Created in 1775, this stunning map is surrounded by artistic work including 16 pictorial vignettes depicting contemporary events from history. Hand coloured, it is one of the largest in the collection and is made of four wall sheets. In total, the piece spans 1.2 metres by 1.6 metres and was likely hung on a wall of a wealthy businessman’s office. Despite more of the north west Americas being mapped, Australia still remains incomplete. Australia was not successfully circumnavigated until the 1802-1803 outing from Matthew Flinders. The largest piece in the collection, it could sell for up to £18,000 ($25,000)
‘The measurements were widely taken as gospel for centuries and into the middle ages.
‘Christopher Columbus, when he set sail in 1492 from the Spanish port of Palos, used these calculations to inform his navigatio. To his dismay and later great reward, they turned out to be wildly inaccurate and resulted in the Spanish colonisation of the Americas.’
One map from Ptolomey, found in a 1511 atlas, is also the first world map to include Japan.
Other maps are visually striking and lavishly embellished with vignettes and hand-coloured illustrations.
These were likely larger pieces that would be the first map in an atlas, according to Ms Gasseholm.
Other maps were far larger and would have decorated the walls of wealthy businessmen’s offices.
This unusual map shows the world from a different view, looking at the globe from the poles. Created by Cornelius De Jode, a cartographer from Antwerp in the 1500s, the map consists of two half globes that combine to create a unique look at the world. It does show America and was later updated to include the discovery and mapping of Cape Horn. The updated version was constructed in 1616 after De Jode had died. This earlier edition was made in 1593 and is worth between £20,000 and £30,000 ($28,000 – $40,000)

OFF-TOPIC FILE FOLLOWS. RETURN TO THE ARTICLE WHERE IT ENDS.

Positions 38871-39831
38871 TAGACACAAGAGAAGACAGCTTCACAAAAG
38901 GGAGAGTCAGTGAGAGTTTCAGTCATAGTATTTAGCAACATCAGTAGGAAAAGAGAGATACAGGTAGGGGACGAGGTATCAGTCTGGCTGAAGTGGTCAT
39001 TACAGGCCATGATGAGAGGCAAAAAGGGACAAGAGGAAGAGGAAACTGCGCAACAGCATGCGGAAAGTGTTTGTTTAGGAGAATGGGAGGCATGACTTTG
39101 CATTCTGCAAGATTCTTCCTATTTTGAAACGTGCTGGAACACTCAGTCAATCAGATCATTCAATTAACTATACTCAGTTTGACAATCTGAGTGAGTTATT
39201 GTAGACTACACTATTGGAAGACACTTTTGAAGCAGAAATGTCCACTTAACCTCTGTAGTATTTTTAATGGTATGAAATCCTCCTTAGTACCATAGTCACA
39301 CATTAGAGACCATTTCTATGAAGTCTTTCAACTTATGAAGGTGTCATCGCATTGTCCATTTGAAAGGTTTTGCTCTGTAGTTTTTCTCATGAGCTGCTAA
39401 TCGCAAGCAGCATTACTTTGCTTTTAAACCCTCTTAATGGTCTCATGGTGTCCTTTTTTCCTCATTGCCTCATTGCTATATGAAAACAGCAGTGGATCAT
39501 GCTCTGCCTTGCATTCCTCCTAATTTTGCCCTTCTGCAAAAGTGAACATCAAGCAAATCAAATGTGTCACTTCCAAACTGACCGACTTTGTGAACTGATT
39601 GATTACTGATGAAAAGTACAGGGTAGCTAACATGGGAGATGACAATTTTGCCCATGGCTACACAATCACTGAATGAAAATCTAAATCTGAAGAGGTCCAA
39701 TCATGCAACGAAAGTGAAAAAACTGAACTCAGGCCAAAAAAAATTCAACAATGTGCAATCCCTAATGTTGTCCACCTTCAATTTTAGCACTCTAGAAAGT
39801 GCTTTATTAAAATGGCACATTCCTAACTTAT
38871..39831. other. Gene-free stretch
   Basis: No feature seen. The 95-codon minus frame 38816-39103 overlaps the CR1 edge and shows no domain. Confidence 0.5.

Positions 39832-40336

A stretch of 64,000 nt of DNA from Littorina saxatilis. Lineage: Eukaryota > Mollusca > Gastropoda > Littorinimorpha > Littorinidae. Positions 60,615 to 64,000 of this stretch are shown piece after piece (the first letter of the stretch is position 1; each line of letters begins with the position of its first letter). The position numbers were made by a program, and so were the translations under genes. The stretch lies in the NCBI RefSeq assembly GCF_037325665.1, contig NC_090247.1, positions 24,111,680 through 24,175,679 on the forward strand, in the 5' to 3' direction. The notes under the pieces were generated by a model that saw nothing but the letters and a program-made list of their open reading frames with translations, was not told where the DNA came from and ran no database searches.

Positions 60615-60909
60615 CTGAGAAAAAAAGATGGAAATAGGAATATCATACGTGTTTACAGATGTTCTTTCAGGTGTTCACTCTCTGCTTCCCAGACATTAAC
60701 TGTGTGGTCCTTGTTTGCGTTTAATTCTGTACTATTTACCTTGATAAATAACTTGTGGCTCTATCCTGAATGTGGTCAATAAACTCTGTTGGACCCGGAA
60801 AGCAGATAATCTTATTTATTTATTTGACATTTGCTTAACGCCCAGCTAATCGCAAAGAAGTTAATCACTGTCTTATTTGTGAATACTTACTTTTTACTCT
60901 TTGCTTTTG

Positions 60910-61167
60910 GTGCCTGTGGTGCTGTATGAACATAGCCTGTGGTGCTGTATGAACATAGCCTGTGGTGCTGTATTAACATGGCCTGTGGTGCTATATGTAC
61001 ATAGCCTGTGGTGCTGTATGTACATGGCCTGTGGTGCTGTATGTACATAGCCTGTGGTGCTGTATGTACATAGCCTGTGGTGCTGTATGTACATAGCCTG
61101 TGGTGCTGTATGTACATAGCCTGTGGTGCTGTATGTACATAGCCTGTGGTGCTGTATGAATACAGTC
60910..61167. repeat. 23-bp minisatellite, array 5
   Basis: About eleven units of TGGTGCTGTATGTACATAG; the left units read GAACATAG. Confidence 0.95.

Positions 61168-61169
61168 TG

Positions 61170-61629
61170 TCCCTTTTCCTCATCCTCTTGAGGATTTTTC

A detailed version of the Americas as known in the mid 18th-Century (1755), this map, thought to be worth up to £10,000 ($14,000), was created by Jean Baptiste Nolin. The hand-coloured map is 1.3m by 1.4m in size and is made of four sheets joined together. The 30 vignettes surrounding it add decoration to the wall map
Several maps from the 16th century through to the 19th century show the growth of human understanding of the world.
One map shows several portions of the world missing.
The north-western pass between modern-day Alaska and Russia is absent and so is most of Australia, indicating the unexplored regions of the world.
In later maps the north west Americas grows in size as more areas are discovered.
Australia still remains incomplete as it was not successfully circumnavigated until the 1802-1803 venture of Matthew Flinders.
This late 18th-century map of Europe shows the divisions of the continent and its constituant countries in 1788. Hand engraved and measuring 1.2m x 1.6m in size, this large and elaborate wall map features 17 vignette around the central feature. Created by Louis Joseph Mondhare, the map should sell for between £2,500 and £3,000 ($3,500 – $4,000)
WHO WAS CLAUDIUS PTOLEMAEUS?
Claudius Ptolemaeus (Ptolomy) lived in the first century AD.
A man of many talents, he forged a career as a mathematician, astronomer, geographer, astrologer and a poet.
The Greco-Roman is believed to have lived in Alexandra, the centre for academia and learning at that time.
He was involved in mapping the world and created some of the first ever maps of the world.
Originally as manuscripts that perished and had to be recreated, the first surviving examples of these maps are in atlases from the 15th and 16th centuries.
His work was often embellished with illustrations and colour from different artists.
His maps regularly featured ‘windheads’, symbols of creatures blowing air towards the world, symbolising the belief in how winds and climate was created.
His name, in various guises, has featured in many fields.
Named in his honour:
- The crater Ptolemaeus on the Moon
- The crater Ptolemaeus on Mars
- The asteroid 4001 Ptolemaeus
- The Ptolemy Stone used in the mathematics courses at both US St. John’s College campuses
- Ptolemy’s theorem on distances in a cyclic quadrilateral, and its generalisation, Ptolemy’s inequality, to non-cyclic quadrilaterals
- Ptolemaic graphs, the graphs whose distances obey Ptolemy’s inequality